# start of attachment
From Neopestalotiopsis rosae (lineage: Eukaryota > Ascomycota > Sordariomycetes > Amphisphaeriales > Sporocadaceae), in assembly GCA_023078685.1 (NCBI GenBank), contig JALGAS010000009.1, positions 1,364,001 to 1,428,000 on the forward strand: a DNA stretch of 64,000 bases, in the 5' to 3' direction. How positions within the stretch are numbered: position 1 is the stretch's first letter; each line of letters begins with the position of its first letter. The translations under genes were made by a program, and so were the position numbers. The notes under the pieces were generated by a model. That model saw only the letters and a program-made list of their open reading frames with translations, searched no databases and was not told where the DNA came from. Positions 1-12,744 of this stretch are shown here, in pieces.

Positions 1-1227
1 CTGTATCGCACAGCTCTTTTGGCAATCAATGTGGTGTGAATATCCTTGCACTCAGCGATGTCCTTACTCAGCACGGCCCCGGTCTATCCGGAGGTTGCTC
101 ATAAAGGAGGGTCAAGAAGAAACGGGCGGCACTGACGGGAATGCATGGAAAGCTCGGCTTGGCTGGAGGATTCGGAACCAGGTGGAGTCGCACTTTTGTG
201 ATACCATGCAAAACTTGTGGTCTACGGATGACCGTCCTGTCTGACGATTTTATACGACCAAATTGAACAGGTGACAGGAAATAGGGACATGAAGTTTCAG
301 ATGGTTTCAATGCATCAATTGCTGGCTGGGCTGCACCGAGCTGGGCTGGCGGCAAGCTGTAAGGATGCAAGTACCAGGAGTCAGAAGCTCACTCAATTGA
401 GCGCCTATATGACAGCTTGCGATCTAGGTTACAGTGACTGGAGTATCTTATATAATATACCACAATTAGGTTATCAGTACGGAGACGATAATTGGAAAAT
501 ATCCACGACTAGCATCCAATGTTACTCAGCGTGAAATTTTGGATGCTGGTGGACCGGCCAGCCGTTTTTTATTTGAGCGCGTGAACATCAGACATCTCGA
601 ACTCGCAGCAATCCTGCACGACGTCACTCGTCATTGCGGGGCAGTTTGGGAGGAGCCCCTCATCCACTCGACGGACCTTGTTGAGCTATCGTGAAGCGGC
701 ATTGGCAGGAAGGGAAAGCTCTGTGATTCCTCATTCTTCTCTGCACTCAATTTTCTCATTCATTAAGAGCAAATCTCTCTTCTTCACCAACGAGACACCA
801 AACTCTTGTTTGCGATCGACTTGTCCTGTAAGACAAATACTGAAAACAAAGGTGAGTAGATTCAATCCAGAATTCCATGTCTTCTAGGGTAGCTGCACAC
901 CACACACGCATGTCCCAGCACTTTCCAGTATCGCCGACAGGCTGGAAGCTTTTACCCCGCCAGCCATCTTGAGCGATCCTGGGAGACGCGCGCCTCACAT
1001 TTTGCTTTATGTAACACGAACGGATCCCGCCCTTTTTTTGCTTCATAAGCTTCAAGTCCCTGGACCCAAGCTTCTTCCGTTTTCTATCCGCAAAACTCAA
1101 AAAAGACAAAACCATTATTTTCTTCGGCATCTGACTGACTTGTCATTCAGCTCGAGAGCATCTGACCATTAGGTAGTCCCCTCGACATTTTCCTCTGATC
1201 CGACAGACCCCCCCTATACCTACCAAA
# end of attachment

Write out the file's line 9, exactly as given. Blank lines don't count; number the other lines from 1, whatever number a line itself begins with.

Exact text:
601 ACTCGCAGCAATCCTGCACGACGTCACTCGTCATTGCGGGGCAGTTTGGGAGGAGCCCCTCATCCACTCGACGGACCTTGTTGAGCTATCGTGAAGCGGC